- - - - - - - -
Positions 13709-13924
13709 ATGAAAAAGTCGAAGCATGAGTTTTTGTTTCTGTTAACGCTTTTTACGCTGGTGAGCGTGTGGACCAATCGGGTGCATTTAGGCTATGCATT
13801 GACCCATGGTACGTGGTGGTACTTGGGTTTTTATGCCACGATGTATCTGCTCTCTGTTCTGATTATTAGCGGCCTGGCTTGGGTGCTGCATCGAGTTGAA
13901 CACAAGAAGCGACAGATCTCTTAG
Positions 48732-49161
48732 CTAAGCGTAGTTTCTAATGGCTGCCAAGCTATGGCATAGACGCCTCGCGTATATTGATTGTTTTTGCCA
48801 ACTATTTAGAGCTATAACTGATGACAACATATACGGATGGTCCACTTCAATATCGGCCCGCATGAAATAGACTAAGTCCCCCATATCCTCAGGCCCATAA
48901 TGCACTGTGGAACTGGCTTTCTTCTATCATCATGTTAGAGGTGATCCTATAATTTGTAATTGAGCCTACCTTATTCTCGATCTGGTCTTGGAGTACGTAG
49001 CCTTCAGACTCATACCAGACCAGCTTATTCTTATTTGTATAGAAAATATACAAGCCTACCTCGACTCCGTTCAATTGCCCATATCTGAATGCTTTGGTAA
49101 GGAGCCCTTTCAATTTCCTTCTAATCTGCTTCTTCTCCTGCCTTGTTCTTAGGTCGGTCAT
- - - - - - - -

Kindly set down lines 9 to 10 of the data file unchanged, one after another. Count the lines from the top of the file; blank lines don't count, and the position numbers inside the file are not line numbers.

49001 CCTTCAGACTCATACCAGACCAGCTTATTCTTATTTGTATAGAAAATATACAAGCCTACCTCGACTCCGTTCAATTGCCCATATCTGAATGCTTTGGTAA
49101 GGAGCCCTTTCAATTTCCTTCTAATCTGCTTCTTCTCCTGCCTTGTTCTTAGGTCGGTCAT